Saturday, July 21, 2007. The end is nigh. Like drunken revelers waking up on the morning-after-the-night-before, we dragged ourselves from our beds to watch Paris awake just one more time. The thought of going back to the Real World seemed a bit sad and boring. But at 11:40am that morning, we would be buckled into Air Canada flight AC881 to take us from Charles de Gaulle airport back to CanadaLand.

Since we had booked our extra night at the Hilton through the good folks at Adventures by Disney, they would also be supplying us with a lift to the airport. Alex had given us the rundown during the previous evening: be in the Lobby by 8:30am and she would connect us with the driver that ABD had contracted. No fuss, no muss.

The morning went smoothly with packing, breakfast, and checkout proceeding sans problem. At the appointed time we were in the appointed place looking resolute and stoic for the trip ahead. By 8:45am I was getting antsy at the clear absence of a driver. While I always appreciate punctuality, my bigger fear was that we were in store for a repeat of the ABD misfire at Heathrow a week earlier. Just when I could feel the butterflies in my stomach starting to sprout claws, fangs, and a taste for flesh - our driver pulled smoothly into the Hilton loading lane. Relief!

With utmost courtesy and efficiency, the driver stowed our bags and invited us to our seats. We quickly said our final goodbyes to Alex and the Parisian minivan joined the morning traffic. Our driver made a point of double-checking that we were, indeed, heading out on Air Canada. I silently smiled in relief knowing that we were in good hands.

It did not seem to take much longer than 20 minutes and we were there - Charles de Gaulle airport (CDG). The driver deftly pointed the minivan through the inevitable airport construction sites and motioned towards the terminal entrance. Our bags retrieved, we gave our thanks and beelined it to the doors. Our standing goal at any airport is to rid ourselves of our bags right away, and then camp out in a restaurant or at the boarding gate for awhile. Never rush, never stress, never be late.

Inside Terminal 1 at CDG it looked like any other large airport terminal. As Veteran Travelers, we naturally sought out a directory so that we could find the Air Canada check-in area. No directory could be found and, instead, we had to rely on a Friendly Face at a nearby 'information desk'.

Air Canada, it seems, is located at Terminal 2 - not Terminal 1. The ABD driver had screwed up.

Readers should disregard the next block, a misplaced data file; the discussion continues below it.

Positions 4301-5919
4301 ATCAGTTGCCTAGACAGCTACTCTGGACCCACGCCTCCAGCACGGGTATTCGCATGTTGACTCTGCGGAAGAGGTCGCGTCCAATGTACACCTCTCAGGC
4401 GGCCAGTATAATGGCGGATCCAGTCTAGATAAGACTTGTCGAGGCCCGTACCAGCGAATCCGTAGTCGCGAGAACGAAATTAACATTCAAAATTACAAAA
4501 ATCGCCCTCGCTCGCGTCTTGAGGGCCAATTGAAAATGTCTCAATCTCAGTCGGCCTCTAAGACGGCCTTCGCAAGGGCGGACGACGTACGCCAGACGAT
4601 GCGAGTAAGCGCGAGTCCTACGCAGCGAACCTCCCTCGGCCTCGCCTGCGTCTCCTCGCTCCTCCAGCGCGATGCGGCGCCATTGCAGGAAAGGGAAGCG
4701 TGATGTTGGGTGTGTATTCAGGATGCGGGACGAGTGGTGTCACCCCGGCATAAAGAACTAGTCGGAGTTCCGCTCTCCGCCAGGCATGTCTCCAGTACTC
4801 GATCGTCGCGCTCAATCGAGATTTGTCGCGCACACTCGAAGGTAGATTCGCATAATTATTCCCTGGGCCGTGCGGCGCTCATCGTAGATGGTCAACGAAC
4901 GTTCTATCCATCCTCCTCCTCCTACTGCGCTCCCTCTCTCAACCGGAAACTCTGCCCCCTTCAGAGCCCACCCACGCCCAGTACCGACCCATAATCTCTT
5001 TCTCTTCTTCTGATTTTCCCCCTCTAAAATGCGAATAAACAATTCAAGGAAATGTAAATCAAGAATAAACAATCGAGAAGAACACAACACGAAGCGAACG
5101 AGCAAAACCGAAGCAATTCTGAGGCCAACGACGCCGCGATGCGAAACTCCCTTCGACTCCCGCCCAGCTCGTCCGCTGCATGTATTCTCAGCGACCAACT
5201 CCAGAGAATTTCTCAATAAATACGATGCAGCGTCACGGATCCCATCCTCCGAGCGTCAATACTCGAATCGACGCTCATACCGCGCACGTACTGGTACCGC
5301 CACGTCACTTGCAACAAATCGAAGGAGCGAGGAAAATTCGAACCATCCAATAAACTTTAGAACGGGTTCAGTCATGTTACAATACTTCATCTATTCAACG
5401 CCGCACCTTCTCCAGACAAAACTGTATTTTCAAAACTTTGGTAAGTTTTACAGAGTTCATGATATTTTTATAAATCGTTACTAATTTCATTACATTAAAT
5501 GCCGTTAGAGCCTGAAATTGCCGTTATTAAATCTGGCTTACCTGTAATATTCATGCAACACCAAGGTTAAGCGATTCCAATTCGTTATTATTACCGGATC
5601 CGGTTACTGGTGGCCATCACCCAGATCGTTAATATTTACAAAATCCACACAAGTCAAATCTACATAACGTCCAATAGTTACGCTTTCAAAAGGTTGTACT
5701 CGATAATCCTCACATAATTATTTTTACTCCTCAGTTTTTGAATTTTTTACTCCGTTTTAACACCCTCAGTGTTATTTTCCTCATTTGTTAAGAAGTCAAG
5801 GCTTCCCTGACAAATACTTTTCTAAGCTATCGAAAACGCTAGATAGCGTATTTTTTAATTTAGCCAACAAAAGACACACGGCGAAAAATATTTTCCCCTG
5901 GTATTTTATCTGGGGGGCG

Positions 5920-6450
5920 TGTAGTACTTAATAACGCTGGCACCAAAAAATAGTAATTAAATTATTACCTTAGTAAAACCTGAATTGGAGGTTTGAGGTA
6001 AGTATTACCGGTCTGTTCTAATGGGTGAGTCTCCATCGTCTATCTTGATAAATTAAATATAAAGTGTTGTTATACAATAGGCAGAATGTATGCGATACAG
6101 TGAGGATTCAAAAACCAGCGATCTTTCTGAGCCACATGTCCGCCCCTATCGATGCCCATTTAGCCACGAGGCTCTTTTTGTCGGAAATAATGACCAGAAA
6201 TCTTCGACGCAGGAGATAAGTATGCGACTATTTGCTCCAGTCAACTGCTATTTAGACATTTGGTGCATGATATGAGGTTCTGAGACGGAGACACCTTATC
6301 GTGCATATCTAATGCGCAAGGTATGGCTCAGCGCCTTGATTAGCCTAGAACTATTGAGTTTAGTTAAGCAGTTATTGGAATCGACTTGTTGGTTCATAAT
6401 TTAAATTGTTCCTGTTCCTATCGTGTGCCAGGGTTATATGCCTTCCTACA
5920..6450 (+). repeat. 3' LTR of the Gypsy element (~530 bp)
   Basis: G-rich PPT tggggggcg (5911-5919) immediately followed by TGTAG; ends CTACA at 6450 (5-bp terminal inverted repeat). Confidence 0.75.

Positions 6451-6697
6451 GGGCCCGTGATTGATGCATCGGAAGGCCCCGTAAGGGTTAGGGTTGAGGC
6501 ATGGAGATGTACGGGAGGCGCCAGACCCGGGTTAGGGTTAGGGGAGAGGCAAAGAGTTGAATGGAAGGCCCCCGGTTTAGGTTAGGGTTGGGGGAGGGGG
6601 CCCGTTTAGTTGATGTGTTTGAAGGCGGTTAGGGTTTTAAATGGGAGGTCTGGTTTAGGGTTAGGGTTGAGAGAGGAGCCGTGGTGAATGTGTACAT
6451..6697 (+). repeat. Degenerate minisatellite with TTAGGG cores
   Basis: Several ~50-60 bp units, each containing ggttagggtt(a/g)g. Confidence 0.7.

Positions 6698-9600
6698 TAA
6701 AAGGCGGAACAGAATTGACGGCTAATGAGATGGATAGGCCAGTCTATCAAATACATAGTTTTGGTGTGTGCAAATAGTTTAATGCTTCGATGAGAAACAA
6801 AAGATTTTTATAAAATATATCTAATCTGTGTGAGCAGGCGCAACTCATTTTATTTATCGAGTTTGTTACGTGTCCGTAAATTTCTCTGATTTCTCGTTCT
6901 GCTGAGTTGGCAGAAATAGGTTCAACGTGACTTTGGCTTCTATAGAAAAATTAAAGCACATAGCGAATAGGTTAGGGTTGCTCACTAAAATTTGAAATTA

The killer butterflies made a return fly-by of my internal organs as the Friendly Face explained how and where we could catch a shuttle to Terminal 2A. Like a row of ducks, the four of us pulled our suitcases back through the terminal out to the shuttle stop. The shuttle stop was not quite what we expected. Rather than a signposted area where people waited in orderly fashion for well-marked transportation, the CDG shuttle stop was simply a stretch of construction-ravaged pavement covered by giant amoeba cleverly disguised as 200 anxious travelers all trying to get away from Terminal 1.

Once in awhile a bus would appear in a magic cloud of construction dust, and the crowd would lurch forward to (1) quiz the driver on where he was going and (2) push their way onto the bus if there was a hint the bus was going somewhere useful. We Four exchanged glances that said "How are we going to survive this?". Into the crowd I pushed - using my shoulder-slung carry-on as a plow whilst my family followed in the human wake behind me.

We made it to the leading edge of the amoeba. Now we could only wait and play the game. One bus came within 5 minutes and it did not take long before the news rippled through the crowd that this one was headed to Terminal 3 - no good for us. Through the din I was able to pick out the odd bit of English and was able to surmise that those voices intended to go to CanadaLand, too. While I'm always the most patriotic of souls, this time I could not afford to be Canada-nice. These voices were competition. I resolved to help them if I could, but not at the expense of my family. The bus was to be Sanctuary. Our Sanctuary.